• 5.5%
    percent of adults
  • 176
    global rank


country name


  • Islamic Republic of Afghanistan
    long form
  • Afghanistan
    short form


  • Jamhuri-ye Islami-ye Afghanistan
    long form
  • Afghanistan
    short form

government type

presidential Islamic republic


34.31 N, 69.11 E


national holidays

  • Independence Day
    19 August

legal system

mixed legal system of civil, customary, and Islamic (sharia) law

age of suffrage


flag description

three equal vertical bands of black (hoist side), red, and green, with the national emblem in white centered on the red band and slightly overlapping the other 2 bands; the center of the emblem features a mosque with pulpit and flags on either side, below the mosque are Eastern Arabic numerals for the solar year 1298 (1919 in the Gregorian calendar, the year of Afghan independence from the UK); this central image is circled by a border consisting of sheaves of wheat on the left and right, in the upper-center is an Arabic inscription of the Shahada (Muslim creed) below which are rays of the rising sun over the Takbir (Arabic expression meaning "God is great"), and at bottom center is a scroll bearing the name Afghanistan; black signifies the past, red is for the blood shed for independence, and green can represent either hope for the future, agricultural prosperity, or Islam

national colors

  • red
  • green
  • black

national anthem

"Milli Surood" (National Anthem)



Despite improvements in life expectancy, incomes, and literacy since 2001, Afghanistan is extremely poor, landlocked, and highly dependent on foreign aid. Much of the population continues to suffer from shortages of housing, clean water, electricity, medical care, and jobs. Corruption, insecurity, weak governance, lack of infrastructure, and the Afghan Government's difficulty in extending rule of law to all parts of the country pose challenges to future economic growth. Afghanistan's living standards are among the lowest in the world. Since 2014, the economy has slowed, in large part because of the withdrawal of nearly 100,000 foreign troops that had artificially inflated the country’s economic growth. The international community remains committed to Afghanistan's development, pledging over $83 billion at ten donors' conferences between 2003 and 2016. In October 2016, the donors at the Brussels conference pledged an additional $3.8 billion in development aid annually from 2017 to 2020. Even with this help, Government of Afghanistan still faces number of challenges, including low revenue collection, anemic job creation, high levels of corruption, weak government capacity, and poor public infrastructure. In 2017 Afghanistan's growth rate was only marginally above that of the 2014-2016 average. The drawdown of international security forces that started in 2012 has negatively affected economic growth, as a substantial portion of commerce, especially in the services sector, has catered to the ongoing international troop presence in the country. Afghan President Ashraf GHANI Ahmadzai is dedicated to instituting economic reforms to include improving revenue collection and fighting corruption. The government has implemented reforms to the budget process and in some other areas. However, many other reforms will take time to implement and Afghanistan will remain dependent on international donor support over the next several years.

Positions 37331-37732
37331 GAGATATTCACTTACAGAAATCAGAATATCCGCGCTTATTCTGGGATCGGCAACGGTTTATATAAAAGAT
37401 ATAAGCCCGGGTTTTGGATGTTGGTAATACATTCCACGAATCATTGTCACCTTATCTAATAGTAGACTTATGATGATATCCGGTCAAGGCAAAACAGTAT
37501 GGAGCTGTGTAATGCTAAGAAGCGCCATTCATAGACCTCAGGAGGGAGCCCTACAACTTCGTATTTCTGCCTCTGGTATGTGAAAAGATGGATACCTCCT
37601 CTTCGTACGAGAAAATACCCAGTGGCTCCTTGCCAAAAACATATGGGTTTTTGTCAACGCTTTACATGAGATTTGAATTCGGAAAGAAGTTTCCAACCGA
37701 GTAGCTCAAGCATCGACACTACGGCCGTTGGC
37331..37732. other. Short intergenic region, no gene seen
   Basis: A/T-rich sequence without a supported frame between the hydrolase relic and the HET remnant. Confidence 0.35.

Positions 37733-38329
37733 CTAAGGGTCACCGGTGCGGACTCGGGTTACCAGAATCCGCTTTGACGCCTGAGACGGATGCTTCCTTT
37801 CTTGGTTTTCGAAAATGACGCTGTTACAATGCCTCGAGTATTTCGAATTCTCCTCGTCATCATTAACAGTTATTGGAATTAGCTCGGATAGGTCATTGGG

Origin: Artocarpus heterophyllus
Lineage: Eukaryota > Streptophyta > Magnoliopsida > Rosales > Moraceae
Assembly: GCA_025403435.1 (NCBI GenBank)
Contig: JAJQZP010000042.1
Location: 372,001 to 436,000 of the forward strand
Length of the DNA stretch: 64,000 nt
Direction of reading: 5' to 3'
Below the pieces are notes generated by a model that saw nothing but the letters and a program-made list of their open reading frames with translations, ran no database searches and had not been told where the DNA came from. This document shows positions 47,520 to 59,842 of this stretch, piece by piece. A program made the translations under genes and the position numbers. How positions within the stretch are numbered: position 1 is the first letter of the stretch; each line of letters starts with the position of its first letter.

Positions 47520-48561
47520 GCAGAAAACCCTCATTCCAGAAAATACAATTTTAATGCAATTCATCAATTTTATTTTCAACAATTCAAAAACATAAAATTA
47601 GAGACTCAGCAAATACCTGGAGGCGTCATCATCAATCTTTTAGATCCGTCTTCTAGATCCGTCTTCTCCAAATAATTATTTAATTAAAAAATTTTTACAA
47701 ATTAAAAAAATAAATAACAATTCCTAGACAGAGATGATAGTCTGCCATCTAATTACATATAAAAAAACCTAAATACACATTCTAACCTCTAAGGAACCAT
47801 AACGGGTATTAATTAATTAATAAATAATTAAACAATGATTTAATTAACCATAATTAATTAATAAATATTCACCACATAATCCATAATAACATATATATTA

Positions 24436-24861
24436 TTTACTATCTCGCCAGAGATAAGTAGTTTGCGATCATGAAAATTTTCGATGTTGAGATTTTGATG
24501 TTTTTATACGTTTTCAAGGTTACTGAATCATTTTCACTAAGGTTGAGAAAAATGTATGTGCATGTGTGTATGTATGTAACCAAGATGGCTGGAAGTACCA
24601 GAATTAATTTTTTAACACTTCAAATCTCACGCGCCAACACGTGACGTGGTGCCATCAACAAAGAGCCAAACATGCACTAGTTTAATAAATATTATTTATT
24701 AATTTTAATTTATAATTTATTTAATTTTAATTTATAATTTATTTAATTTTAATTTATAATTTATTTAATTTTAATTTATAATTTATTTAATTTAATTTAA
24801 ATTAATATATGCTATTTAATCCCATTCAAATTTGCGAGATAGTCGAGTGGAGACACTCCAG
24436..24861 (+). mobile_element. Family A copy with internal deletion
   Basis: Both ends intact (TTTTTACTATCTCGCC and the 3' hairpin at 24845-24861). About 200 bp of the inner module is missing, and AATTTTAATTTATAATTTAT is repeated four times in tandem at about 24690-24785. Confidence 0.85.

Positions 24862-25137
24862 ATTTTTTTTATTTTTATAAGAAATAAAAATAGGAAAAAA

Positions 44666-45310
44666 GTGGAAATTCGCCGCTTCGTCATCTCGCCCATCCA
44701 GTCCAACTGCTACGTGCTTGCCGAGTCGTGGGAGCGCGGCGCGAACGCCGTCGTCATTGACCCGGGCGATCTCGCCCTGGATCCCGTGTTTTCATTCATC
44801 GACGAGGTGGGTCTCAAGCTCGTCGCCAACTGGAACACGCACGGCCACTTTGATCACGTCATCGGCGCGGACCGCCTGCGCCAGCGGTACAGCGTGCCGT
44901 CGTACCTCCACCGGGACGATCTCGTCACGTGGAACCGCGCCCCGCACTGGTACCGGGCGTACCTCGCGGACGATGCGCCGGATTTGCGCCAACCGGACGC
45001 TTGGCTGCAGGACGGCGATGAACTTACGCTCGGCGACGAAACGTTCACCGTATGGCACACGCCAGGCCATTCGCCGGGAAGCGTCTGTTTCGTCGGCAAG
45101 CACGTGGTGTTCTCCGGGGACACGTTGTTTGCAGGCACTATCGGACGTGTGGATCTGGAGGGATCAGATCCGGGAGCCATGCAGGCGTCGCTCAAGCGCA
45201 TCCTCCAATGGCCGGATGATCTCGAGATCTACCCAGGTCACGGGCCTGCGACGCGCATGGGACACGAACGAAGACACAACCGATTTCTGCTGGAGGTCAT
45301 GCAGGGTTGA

69,450,000,000 USD

agriculture products

  • opium
  • wheat
  • fruits
  • nuts
  • wool
  • mutton
  • sheepskins
  • lambskins
  • poppies

poverty level



  • 2,276,000,000
    revenue (USD)
  • 5,328,000,000
    expenditures (USD)



    fixed lines

  • 127,794
    total subscriptions
  • 135
    global rank

    mobile cellular

  • 21,976,355
    total subscriptions
  • 53
    global rank

broadcast media

state-owned broadcaster, Radio Television Afghanistan (RTA), operates a series of radio and television stations in Kabul and the provinces; an estimated 174 private radio stations, 83 TV stations, and about a dozen international broadcasters are available (2019)


country code


  • 4,717,013
  • 13.5
    % of population
  • 86
    global rank


electricity access



air transport

    national system

  • 4
    registered air carriers
  • 1,929,907
    annual passenger traffic


  • 46
  • 29


34,903 km
total length


1,200 km
total length



expenditures here

service age